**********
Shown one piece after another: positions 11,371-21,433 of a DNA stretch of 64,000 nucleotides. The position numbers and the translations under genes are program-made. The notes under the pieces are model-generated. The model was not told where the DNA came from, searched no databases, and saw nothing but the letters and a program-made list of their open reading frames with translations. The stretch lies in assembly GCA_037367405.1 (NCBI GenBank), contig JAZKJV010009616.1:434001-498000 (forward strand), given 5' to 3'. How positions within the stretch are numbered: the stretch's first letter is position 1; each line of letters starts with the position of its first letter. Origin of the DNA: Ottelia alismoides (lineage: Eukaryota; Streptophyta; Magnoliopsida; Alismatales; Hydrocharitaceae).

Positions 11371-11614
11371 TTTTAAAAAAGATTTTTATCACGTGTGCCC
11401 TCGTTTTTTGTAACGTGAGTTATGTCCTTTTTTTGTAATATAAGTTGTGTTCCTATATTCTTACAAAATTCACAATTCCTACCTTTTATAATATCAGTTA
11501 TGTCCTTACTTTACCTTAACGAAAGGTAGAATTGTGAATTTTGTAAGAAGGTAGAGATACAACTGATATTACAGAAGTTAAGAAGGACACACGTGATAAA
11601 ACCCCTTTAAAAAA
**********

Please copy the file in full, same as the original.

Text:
Shown one piece after another: positions 11,371-21,433 of a DNA stretch of 64,000 nucleotides. The position numbers and the translations under genes are program-made. The notes under the pieces are model-generated. The model was not told where the DNA came from, searched no databases, and saw nothing but the letters and a program-made list of their open reading frames with translations. The stretch lies in assembly GCA_037367405.1 (NCBI GenBank), contig JAZKJV010009616.1:434001-498000 (forward strand), given 5' to 3'. How positions within the stretch are numbered: the stretch's first letter is position 1; each line of letters starts with the position of its first letter. Origin of the DNA: Ottelia alismoides (lineage: Eukaryota; Streptophyta; Magnoliopsida; Alismatales; Hydrocharitaceae).

Positions 11371-11614
11371 TTTTAAAAAAGATTTTTATCACGTGTGCCC
11401 TCGTTTTTTGTAACGTGAGTTATGTCCTTTTTTTGTAATATAAGTTGTGTTCCTATATTCTTACAAAATTCACAATTCCTACCTTTTATAATATCAGTTA
11501 TGTCCTTACTTTACCTTAACGAAAGGTAGAATTGTGAATTTTGTAAGAAGGTAGAGATACAACTGATATTACAGAAGTTAAGAAGGACACACGTGATAAA
11601 ACCCCTTTAAAAAA